chestnutsakura

They even treat Japanese returnee students different. As a teacher, I see it sometimes. If they detect a Japanese person has fluent-sounding English, they’d be like “whoooaaaa” either in a good way or sarcastically out of jealousy. I’m Asian-American but not Japanese. This girl at a cafe nearby me and my friends talked smack about me and said I was trying to show off my English because she thought I was a spoiled girl who could experience living abroad. OP, you don’t need to fit in. Would you want to teach the younger generation to always aim to be the same as everyone else? To be even more blunt, white guys have it relatively easier than the recent migrant workers from developing countries who are trying to make a living in Japan just to send money to their families back home.


maialiaina

Act like you know where you are going. Don’t make eye contact with random people on the street. Don’t talk loudly. Wear muted colors, imitate the fashion of the people around you but only to the extent that it suits you. Basically ignoring everyone and following my own path works for me. I know I don’t look the same, but I act the same as everyone else on the train and get treated the same.


jesusmohammed

\> I worked hard for years to get my Japanese to this level (studying for N2) and I can communicate quite well. Hmm, with only N2, I highly doubt you can communicate beyond the typical 日常会話. If you could converse about abstract topics in rapid Japanese whilst juggling the art of 遠回し to avoid offending other people, then your acceptance rate would increase significantly. But remember this, my dear child, you'll not be a purebred, embrace your racial attributes and realize it's actually a gift. I don't know how many times I got discriminated against because I'm not white.


Kyoufu_wafuku

It’s funny you should mention this because just tonight my housemate told me that I have a “gentle way of speaking Japanese that would never hurt anyone.” My Japanese is far from fluent but I’m at a high level in a traditional Japanese art form so most of my Japanese input is older Japanese ladies that speak in a more polite way.


PN4R

It doesn't matter what you do to your physical appearance, if they know you're not 100% you'll get teased about it. I heard even half-japanese people who look a lot japanese get teased about being a foreigner when people know about it. It's really a societal thing. I heard it's gradually improving over the years, but at this point you might as well embrace the gaijin identity.


Secchakuzai-master85

A lot of us go through this phase. Just cope with it; you will never have any control on what people around you are doing. Just don’t get paranoid and overthink this. The fact is that over 99% of the japanese people do not give a fuck about you and your presence.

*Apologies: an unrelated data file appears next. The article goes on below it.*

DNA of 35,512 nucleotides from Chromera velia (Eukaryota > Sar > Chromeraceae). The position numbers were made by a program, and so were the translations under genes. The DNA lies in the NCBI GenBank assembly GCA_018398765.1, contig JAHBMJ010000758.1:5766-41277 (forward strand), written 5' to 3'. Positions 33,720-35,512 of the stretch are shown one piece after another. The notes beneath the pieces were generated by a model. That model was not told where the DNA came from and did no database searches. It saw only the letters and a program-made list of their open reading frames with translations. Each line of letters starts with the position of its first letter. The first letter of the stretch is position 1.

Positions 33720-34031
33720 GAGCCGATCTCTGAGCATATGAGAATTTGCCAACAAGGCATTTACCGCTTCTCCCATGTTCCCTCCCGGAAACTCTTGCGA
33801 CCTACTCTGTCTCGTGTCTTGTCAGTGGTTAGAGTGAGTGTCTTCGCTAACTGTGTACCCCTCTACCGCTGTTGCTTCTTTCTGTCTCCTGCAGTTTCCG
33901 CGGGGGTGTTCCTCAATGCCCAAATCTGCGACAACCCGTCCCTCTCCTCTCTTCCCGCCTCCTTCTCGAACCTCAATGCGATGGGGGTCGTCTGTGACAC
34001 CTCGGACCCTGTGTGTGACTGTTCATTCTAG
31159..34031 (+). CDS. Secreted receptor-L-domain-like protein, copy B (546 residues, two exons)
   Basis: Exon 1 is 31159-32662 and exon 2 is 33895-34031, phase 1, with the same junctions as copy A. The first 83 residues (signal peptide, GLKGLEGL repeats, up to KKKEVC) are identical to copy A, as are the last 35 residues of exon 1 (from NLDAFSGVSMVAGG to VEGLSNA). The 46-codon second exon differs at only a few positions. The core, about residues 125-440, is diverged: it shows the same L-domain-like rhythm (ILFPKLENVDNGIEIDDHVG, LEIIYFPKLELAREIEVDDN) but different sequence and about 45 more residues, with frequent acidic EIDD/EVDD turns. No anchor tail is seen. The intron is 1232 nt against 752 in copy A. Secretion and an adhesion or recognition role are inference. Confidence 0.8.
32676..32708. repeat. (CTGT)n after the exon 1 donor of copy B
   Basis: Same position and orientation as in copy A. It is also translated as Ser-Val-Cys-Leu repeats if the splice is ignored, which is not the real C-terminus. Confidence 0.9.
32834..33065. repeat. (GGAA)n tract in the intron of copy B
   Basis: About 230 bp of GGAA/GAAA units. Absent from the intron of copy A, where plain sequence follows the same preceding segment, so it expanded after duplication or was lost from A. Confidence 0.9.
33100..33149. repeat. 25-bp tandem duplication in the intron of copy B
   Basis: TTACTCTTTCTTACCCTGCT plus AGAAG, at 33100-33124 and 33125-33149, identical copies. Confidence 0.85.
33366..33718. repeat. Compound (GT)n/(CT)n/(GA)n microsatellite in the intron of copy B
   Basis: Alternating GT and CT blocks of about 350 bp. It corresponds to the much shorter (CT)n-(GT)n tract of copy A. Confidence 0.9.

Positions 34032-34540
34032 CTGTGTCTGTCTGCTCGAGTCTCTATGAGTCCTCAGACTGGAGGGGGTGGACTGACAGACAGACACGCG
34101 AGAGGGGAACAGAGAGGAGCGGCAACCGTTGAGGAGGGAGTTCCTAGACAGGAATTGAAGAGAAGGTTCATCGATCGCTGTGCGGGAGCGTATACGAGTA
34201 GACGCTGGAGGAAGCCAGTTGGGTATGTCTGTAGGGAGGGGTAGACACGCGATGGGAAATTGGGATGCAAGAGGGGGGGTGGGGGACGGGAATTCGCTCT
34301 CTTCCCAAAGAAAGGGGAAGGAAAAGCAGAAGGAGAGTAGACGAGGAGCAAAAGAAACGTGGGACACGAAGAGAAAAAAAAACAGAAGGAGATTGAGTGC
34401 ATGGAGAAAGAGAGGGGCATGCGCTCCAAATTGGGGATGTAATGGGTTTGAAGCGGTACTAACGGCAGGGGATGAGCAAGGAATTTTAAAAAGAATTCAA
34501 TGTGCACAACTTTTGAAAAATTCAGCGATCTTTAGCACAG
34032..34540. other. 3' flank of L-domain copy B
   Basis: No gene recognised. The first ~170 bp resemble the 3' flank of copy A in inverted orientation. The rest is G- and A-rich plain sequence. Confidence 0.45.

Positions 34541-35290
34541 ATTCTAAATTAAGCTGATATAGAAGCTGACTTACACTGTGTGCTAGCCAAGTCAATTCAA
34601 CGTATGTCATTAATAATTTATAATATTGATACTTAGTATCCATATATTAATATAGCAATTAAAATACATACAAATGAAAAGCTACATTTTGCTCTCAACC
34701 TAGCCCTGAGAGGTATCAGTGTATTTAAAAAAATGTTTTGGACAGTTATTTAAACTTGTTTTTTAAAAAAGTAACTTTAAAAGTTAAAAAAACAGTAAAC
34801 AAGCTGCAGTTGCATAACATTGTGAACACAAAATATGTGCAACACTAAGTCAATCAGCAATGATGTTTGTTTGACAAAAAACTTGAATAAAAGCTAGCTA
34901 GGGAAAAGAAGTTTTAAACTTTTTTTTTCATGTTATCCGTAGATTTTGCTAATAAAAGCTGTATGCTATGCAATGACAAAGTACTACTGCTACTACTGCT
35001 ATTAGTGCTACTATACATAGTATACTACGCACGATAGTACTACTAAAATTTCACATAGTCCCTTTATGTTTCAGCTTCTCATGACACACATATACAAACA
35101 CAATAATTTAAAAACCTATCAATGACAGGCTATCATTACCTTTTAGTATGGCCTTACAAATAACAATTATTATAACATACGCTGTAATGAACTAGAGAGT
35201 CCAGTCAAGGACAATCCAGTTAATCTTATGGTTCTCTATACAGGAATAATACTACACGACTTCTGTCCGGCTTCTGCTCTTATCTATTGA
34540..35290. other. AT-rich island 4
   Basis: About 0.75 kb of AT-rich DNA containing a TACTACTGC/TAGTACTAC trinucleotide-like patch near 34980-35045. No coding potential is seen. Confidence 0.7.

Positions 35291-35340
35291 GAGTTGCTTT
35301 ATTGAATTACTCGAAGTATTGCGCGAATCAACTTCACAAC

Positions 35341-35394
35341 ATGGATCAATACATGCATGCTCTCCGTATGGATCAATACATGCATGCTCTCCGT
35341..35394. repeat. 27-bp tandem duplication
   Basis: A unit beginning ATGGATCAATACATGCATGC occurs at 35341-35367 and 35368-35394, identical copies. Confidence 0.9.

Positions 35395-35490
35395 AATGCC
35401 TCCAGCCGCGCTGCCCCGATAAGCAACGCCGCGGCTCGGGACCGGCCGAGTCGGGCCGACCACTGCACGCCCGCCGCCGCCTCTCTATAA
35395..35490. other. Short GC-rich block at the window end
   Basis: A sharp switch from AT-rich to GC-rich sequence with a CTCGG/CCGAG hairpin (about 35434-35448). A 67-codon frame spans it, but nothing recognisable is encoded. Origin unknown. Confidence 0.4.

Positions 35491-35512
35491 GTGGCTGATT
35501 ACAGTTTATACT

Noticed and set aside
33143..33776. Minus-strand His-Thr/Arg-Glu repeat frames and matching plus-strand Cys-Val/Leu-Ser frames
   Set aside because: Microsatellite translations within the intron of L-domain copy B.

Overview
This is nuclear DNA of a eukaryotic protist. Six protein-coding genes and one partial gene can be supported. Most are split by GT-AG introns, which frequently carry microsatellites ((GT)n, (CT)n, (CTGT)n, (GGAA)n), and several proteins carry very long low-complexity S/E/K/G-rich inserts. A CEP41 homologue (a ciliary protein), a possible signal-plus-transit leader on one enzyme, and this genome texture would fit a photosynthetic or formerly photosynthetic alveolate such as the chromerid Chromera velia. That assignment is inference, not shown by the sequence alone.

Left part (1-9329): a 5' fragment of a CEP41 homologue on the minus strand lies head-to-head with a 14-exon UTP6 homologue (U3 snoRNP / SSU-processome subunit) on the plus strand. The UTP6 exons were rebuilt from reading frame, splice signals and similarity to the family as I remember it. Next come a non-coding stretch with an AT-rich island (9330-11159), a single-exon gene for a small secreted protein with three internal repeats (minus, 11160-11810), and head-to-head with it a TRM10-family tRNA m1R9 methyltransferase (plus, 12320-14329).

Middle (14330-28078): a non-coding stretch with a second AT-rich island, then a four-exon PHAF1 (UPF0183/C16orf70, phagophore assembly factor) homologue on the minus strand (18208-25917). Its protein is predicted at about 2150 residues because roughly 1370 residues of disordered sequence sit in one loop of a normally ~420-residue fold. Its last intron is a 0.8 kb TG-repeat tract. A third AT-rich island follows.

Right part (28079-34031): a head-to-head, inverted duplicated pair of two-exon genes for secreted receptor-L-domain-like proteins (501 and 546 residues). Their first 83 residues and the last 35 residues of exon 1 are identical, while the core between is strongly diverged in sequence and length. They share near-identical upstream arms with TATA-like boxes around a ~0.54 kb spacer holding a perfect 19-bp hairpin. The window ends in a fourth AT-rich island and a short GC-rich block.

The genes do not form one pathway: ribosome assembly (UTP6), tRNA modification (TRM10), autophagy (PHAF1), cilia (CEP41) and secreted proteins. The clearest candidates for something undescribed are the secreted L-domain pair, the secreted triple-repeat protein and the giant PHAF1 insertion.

Guygin6

It comes with so many more advantages than disadvantages. Why would you WANT them thinking you’re Japanese, your life would be so much harder. Getting stared might make you anxious, but who really cares. Embrace it.


Affectionate-Sun-839

On a more positive note: Maybe you are just attractive Also, maybe start journaling? Why you care about blending in and so on. Let's be honest you will always remain a foreigner in Japan (and any other country that doesn't have international population).


zack_wonder2

Are you black from the west? You know the drill. Are you white? Best of luck


CommunicationShot946

I had the exact same thing when i came here at 24. 10+ years later and no one looks at me anymore. Kinda sad actually. japanese people may not agree about a lot of things, but one thing they all can agree upon is that there are two types of humans: nihonjin and gaijin. You are a gaijin, so are 99% of the ppl posting on here. Being a gaijin has its perks! Most people feel like they have to accommodate you as a guest, and will do nice things for you they wouldnt do for japanese. On the other hand, old japanese men with small man (probably small ****) syndrome will go out of their way to try to make you look stupid in front of others for being a gaijin in japan. The longer you are here though, the more youll just get used to it all, and the less weird it will seem. Always gotta take the bad with the good.


NemoNowAndAlways

Fuck it? *shrugs*


PrincesaNeko

I’m sorry you’re having this experience. It would be helpful to focus more on being happy with yourself and having self acceptance rather than fitting in.


ManufacturerBig7697

you're not japanese and you never will be but who gives a shit lmao why do you want to erase your identity. it's all in your head my man. stop giving a shit. live your life. people in japan are the same as people anywhere and you will eventually find your own friend group and vibe with them and then you will forget all about this shit. no one around you really cares that you're a foreigner past the point of thinking "oh look a foreigner".


obeyka

It’s not them, it’s you.


lostintokyo11

😂 you will never blend in. Most of this sounds like you being a drama queen. Get a grip ffs.


summerlad86